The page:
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Who let the stray animals out?

With the increasing population of stray dogs, the problem has assumed menacing proportions not just in the tricity but all over the country.

columns Updated: Jul 15, 2018 13:42 IST
Stray animals,Stary dog menace,Chandigarh newspapers
Unlike India where a pet is taken for a walk to defecate and urinate, despite municipal corporations in some cities imposing fines on pet dogs dirtying the streets, owners in the West are particular about cleaning up after their pets.(HT File)

‘Toddler mauled by pack of stray dogs,’ read the headline in Chandigarh newspapers. Not the wolves in the periphery but stray dogs in the heart of the city attacked and killed an 18-month-old baby boy.

It’s horrifying, but certainly not an isolated case of canine assault. In fact, incidents of dog bites and attacks are common in Chandigarh.

With the increasing population of stray dogs, the problem has assumed menacing proportions not just in the tricity but all over the country. Stray dogs can be found at numerous spots in the city: lanes, markets, parks, tourist spots and even public hospitals. Quoting from the lyrics of a hugely popular song of 2000, in disgust and anguish, I ask, “Who let the dogs out?”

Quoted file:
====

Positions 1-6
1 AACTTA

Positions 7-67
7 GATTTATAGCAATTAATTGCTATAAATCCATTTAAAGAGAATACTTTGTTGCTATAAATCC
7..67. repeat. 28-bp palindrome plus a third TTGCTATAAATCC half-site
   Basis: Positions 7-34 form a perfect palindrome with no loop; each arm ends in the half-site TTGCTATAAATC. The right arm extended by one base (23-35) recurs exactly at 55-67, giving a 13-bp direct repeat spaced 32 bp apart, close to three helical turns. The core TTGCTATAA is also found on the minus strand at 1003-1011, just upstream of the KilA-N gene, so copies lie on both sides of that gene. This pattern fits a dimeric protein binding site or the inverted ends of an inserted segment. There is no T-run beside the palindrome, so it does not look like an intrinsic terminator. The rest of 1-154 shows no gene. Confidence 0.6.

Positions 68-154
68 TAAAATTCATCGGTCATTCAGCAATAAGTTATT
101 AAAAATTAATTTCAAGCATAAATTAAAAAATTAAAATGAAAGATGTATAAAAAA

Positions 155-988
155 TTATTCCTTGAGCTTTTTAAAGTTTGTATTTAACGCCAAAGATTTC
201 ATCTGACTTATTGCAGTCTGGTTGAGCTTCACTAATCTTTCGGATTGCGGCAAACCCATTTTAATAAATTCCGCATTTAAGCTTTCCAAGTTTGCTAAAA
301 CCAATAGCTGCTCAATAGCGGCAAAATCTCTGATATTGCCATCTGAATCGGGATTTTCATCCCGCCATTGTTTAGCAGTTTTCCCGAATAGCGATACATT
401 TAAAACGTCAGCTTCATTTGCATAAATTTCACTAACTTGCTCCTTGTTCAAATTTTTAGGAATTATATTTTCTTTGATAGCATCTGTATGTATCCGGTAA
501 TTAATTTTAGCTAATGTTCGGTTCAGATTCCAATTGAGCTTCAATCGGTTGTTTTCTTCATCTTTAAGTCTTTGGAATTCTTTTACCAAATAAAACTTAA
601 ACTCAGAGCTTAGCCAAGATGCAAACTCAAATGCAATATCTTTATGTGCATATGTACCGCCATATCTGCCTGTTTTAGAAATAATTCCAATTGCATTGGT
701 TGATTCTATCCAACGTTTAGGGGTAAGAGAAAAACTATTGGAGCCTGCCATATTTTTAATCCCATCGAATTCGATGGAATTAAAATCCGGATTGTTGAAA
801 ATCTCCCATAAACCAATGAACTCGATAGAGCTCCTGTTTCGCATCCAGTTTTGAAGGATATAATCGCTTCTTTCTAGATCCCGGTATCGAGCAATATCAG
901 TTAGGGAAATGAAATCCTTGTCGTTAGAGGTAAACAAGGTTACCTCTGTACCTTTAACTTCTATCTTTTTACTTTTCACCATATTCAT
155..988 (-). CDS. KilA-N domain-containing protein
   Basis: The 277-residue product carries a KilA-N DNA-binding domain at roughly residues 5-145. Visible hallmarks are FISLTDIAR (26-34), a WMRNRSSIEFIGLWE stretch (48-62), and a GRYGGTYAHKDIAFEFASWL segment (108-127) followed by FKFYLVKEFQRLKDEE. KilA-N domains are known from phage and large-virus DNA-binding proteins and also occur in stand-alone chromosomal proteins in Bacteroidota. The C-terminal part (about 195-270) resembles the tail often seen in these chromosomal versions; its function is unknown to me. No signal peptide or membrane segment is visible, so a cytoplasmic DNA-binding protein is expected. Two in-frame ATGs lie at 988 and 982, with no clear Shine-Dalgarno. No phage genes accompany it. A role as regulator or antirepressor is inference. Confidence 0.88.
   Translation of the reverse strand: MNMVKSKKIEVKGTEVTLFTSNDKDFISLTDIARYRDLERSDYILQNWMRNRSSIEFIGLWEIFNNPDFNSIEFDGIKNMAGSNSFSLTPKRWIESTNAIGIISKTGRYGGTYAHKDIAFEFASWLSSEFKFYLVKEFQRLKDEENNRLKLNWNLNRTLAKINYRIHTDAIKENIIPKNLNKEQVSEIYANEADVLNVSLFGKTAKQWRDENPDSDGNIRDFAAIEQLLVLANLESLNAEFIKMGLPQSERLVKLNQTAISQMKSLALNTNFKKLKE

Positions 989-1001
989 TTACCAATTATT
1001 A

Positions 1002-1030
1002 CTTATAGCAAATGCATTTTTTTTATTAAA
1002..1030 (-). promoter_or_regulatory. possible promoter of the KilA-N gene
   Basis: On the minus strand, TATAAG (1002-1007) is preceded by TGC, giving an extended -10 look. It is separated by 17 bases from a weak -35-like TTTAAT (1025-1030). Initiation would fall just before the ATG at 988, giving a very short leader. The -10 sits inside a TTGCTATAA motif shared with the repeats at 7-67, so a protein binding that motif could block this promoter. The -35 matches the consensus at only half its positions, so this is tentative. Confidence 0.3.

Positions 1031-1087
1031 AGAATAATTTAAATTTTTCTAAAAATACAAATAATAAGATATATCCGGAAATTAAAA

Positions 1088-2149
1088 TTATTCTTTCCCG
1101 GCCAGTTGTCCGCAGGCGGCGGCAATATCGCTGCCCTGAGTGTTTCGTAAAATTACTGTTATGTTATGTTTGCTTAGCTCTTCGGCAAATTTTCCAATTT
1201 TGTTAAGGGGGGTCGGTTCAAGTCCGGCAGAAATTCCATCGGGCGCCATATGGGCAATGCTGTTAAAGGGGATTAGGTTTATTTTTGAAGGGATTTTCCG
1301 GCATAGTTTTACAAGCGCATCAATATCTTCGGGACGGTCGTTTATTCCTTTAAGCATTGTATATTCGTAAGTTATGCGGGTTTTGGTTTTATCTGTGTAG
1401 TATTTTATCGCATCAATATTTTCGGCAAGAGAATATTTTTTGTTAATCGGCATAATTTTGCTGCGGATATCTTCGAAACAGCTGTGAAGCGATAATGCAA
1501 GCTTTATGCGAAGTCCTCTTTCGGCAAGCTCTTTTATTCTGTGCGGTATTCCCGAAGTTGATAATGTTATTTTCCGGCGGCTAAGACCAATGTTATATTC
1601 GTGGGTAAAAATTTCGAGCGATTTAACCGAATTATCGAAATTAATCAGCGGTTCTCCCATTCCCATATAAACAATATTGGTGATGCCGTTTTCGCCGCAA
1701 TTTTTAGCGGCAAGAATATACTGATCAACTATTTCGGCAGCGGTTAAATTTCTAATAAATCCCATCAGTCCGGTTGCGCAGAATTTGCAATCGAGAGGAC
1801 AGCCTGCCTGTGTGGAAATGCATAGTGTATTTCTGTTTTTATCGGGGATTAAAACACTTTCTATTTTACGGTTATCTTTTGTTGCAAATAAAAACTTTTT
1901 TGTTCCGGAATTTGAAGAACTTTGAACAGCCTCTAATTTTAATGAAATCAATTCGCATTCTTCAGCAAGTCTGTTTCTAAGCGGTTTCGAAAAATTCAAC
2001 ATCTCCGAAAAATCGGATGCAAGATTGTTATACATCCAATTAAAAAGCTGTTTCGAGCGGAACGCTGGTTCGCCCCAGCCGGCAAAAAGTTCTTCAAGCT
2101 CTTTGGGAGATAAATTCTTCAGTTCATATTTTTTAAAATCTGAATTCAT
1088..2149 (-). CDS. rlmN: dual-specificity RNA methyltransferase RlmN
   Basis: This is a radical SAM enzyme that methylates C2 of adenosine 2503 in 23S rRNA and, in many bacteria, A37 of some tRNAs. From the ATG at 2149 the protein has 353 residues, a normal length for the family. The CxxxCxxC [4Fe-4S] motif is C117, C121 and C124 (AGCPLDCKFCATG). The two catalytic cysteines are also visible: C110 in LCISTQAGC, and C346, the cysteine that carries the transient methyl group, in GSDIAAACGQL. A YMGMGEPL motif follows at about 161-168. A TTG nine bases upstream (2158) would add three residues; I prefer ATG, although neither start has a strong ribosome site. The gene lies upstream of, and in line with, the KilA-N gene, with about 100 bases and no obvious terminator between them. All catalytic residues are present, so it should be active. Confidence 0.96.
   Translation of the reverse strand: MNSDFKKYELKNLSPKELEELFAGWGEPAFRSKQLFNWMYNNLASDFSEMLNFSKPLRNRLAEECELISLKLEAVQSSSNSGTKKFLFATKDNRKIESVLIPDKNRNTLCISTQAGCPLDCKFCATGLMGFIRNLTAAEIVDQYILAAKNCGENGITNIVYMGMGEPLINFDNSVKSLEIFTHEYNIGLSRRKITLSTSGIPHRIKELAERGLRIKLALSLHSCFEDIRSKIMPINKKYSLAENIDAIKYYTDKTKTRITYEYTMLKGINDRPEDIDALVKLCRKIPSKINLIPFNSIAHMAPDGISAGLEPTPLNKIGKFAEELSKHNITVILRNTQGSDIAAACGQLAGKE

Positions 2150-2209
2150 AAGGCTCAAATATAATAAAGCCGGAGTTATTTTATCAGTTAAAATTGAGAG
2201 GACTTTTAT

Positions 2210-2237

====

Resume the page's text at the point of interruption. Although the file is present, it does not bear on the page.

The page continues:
It’s hard to find strays in Western countries. In fact, in most of the developed countries that I have visited I have been unable to spot even one stray dog. The four legged creatures that I did see, however, were pets, of different breeds and sizes, escorted by their masters to the parks, markets and public places.

Unlike India where a pet is taken for a walk to defecate and urinate, despite municipal corporations in some cities imposing fines on pet dogs dirtying the streets, owners in the West are particular about cleaning up after their pets.

It was a surprise for me to see the dog owners there scoop dog poop in a polythene bag and drop it in the trash bin.

Apart from dogs, stray cattle are also a menace unique to India, but nowhere else in the world. In the West, you find domestic animals in the sheds, pets with their masters, but no stray animals on the streets and roads. In the sprawling greens of Switzerland cows can be seen grazing in the fields, the cowbells jingling, but you never see a single animal cross its territory into the human domain.

Are we then really an animal loving nation? Do we really care for the animals or revere cows? If we really did so then we would have thought twice before abandoning the animals in such a pathetic state, gorging on waste, dying of hunger, disease or accident.

We seem to be strange people – who do not believe in slaughter but allow animals to be treated shabbily.

Letting the stray dogs, and for that matter, all strays wander freely in human habitation to become a menace is neither kindness to animals nor in the interest of man.

(The writer is Chandigarh-based freelance contributor)

First Published: Jul 15, 2018 13:42 IST